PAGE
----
Volume 4 Issue 27| July 30, 2011|


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Cover Story

Berlin 2011
The World Culture Festival

There is a saying in Sankskrit, "Basudeva Kutumbokum" which means, "One world, one family". This is not a modern saying, but one that has been used since ancient times. Even though these are well-known and much-used words in modern-society, we hardly adhere to the practicality that such sayings portray. This is mainly because of political conflicts and barriers of language, religion, culture and race, which prevent the people of the world from acting as "one". This leads to the economic powerhouses dominating over the ones who are not as fortunate, thus leading to even more divisions and therefore taking us further away from the quintessence of "globalization". The biggest irony here lies in the fact that countless peace-summits and anti-racism campaigns, are taking place simultaneously with striking examples of conflict. Whether it be the downplaying of Muslims or abuse related to ethnicity, the world just hasn't been able to leave behind its differences and work towards unity. Furthermore, we are yet to know how long poverty alleviation will actually take to become a success story or whether the bridging of the gap between the rich and poor can actually take place. Does this mean that we should just sit idle and NOT do anything to help improve the status quo of the world? No. Even in the wake of such realities, there are certain people who actually work towards making "globalization" a materialized dream. One such person is Sri Sri Ravi Shankar, who recently hosted the World Culture Festival in Berlin, which had gathered dreamers from all around the world, who left behind their differences of language and culture for 2 days, just for the common good. Bangladesh itself had 21 attendees at the festival who participated in event. This amazing festival makes up the cover-story of today's issue of Star Insight.

Rafi Hossain

With the tagline “Celebrating Diversity and Enriching Life”, the World Culture Festival was held from 2nd 3rd July 2011 in the Olympiastadion in Berlin, Germany. It was a unique international peace event and celebration of cultures, bringing together the participation of 150 countries featuring dance, music, food, literature, yoga and dialogue. The event highlighted a Grand Celebration with an extraordinary entertainment programme, a World Continents Pavilion showcasing cultural heritage of Africa, Asia-Pacific, the Americas and Europe as well as Europe's biggest Yoga Park. More than 70,000 participants travelled to the World Culture Festival and joined in the celebrations of 'Celebrating Diversity and Enriching Life'. I, along with a score of Bangladeshis, were lucky enough to participate in the festival.

Fascinating cultural shows, melodious music, dazzling and colourful costumes from around the globe had taken the audience on an unforgettable journey through all the different countries in the world. Under the patronage of the Indian Embassy in Berlin, the Festival honoured the norms and values of various cultures while celebrating harmony in diversity. All countries demonstrated the uniqueness of their culture and contributed to a rousing evening; well-known artists from around the world thrilled the audience with their acts. In the dance performance "One World Family" the diversity of the traditions of all the continents merged into a single, colourful show. 200 artists represented the tradition of yoga in a graceful choreography. Part of the Grand Celebration was a concert with 6,500 guitars and 30 pianos.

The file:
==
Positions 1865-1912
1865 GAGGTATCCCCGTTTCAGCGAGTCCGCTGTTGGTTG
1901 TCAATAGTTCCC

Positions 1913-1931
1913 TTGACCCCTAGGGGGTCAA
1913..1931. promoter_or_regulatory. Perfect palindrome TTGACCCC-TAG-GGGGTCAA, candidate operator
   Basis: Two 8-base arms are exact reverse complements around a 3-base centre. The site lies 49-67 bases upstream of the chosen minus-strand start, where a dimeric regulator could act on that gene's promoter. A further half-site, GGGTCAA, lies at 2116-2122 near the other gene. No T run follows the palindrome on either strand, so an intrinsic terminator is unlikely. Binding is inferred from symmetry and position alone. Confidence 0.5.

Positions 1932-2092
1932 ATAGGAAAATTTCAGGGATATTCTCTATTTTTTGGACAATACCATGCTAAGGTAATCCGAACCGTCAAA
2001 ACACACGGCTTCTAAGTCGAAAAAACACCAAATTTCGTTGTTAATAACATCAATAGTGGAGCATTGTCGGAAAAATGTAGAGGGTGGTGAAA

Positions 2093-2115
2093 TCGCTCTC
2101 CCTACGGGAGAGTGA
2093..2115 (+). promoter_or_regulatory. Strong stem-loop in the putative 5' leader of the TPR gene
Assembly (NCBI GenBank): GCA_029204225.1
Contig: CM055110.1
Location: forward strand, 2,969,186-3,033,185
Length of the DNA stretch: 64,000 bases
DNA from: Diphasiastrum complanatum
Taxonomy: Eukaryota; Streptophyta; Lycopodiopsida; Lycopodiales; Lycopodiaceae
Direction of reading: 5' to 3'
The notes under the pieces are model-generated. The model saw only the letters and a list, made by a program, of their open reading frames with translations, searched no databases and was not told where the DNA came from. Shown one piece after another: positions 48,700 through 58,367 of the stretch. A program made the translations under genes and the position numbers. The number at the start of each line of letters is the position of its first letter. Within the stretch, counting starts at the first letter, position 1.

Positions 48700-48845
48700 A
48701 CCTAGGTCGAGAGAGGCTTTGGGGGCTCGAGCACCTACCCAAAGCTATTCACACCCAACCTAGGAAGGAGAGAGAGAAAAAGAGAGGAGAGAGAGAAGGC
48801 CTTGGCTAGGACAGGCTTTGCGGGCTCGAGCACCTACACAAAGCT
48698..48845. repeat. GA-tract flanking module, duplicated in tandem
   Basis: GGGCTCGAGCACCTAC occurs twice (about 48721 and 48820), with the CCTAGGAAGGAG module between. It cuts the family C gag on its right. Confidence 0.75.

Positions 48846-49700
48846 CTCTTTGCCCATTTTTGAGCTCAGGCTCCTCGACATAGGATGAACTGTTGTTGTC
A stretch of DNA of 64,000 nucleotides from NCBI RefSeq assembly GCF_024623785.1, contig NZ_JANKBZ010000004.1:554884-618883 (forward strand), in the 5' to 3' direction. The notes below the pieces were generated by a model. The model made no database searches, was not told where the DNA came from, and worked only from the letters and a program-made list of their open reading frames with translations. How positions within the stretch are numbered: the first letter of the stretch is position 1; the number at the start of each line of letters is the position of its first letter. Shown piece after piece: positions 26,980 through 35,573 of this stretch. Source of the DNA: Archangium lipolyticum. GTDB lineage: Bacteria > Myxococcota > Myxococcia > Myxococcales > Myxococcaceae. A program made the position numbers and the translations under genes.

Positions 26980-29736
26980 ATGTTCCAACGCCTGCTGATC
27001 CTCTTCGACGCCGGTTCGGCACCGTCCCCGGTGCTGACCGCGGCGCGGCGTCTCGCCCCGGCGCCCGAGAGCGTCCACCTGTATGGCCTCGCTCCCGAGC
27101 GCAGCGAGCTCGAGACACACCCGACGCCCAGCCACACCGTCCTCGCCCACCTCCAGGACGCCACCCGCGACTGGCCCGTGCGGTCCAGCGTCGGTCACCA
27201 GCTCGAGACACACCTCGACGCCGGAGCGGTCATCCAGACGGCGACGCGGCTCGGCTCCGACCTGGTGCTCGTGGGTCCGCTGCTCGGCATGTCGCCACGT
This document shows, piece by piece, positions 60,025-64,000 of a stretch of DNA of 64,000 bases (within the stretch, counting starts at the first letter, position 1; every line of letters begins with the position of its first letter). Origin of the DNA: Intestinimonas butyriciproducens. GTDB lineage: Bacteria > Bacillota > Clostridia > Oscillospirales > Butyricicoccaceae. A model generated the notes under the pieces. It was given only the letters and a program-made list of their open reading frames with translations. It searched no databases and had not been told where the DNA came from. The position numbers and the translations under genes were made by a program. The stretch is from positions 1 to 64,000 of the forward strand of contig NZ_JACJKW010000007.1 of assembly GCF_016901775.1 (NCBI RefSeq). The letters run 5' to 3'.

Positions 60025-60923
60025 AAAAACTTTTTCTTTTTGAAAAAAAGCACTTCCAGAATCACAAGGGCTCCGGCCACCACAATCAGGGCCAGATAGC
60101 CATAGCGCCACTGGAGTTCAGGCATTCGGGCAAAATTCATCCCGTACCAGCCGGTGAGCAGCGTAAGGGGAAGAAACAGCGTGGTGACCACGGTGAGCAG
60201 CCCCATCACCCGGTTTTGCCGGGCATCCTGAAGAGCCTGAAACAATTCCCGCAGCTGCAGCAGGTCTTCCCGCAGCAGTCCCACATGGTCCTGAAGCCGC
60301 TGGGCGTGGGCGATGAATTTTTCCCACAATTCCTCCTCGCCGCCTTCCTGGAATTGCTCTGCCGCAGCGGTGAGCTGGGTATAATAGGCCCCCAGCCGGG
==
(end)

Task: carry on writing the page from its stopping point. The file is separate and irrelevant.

As I witnessed the harmonization of the world's various culture on a single stage, and marvelled at its vibrance, one thought haunted my mind. Cultural differences accross the globe, along with religious and racial differences are the root of the most perreniel problems of the human kind. But, at the World Culture Festival, instead of being obstacles, cutlural difference is what united us. It is our differences that made each person unique, its each person's unique difference that added a new flavour to the festival, making it that much richer and diverse. Everyone there was part of one large family, and despite not knowning everyone's language, they were blended in as citizens of the earth. Perhaps this is the single biggest lesson to be learn, that if we let go of our individual ego problems and become tolerant of differences, we can appreciate everyone for who they each really are. In the process, we can learn to appreciate the wealth in them.

At the festival, the World Continents Pavilion interactively showcased the beauty of all the world's cultures through their local dance, music, food, literature, conferences and inter-cultural dialogue. The Pavilions also hosted the 5th International Women's Conference, the World Youth Conference and a Conference on Living Human Values. At Europe's biggest Yoga Park, Yoga experts shared their expertise in conferences and workshops. A unique Yoga Museum was used to chart the evolution of Yoga from ancient sages to its global application in the 21st century. The Yoga Park also illustrated the societal impact of Yoga in peace building and therefore its application in humanitarian projects around the world. Life is a celebration, and at the World Culture Festival, I experienced the true meaning of that statement.

In a bid to promote peace and cultural togetherness, senior governmental representatives, business leaders, academia, leaders of NGOs, religious and spiritual leaders, peacemakers and renowned personalities from across the globe exchanged their views and spread the message of peace, unity and harmony in diversity. The World Culture Festival was concluded by a unique peace meditation and interfaith peace prayer, bringing together representatives from all traditions to spread the message of peace and intercultural harmony.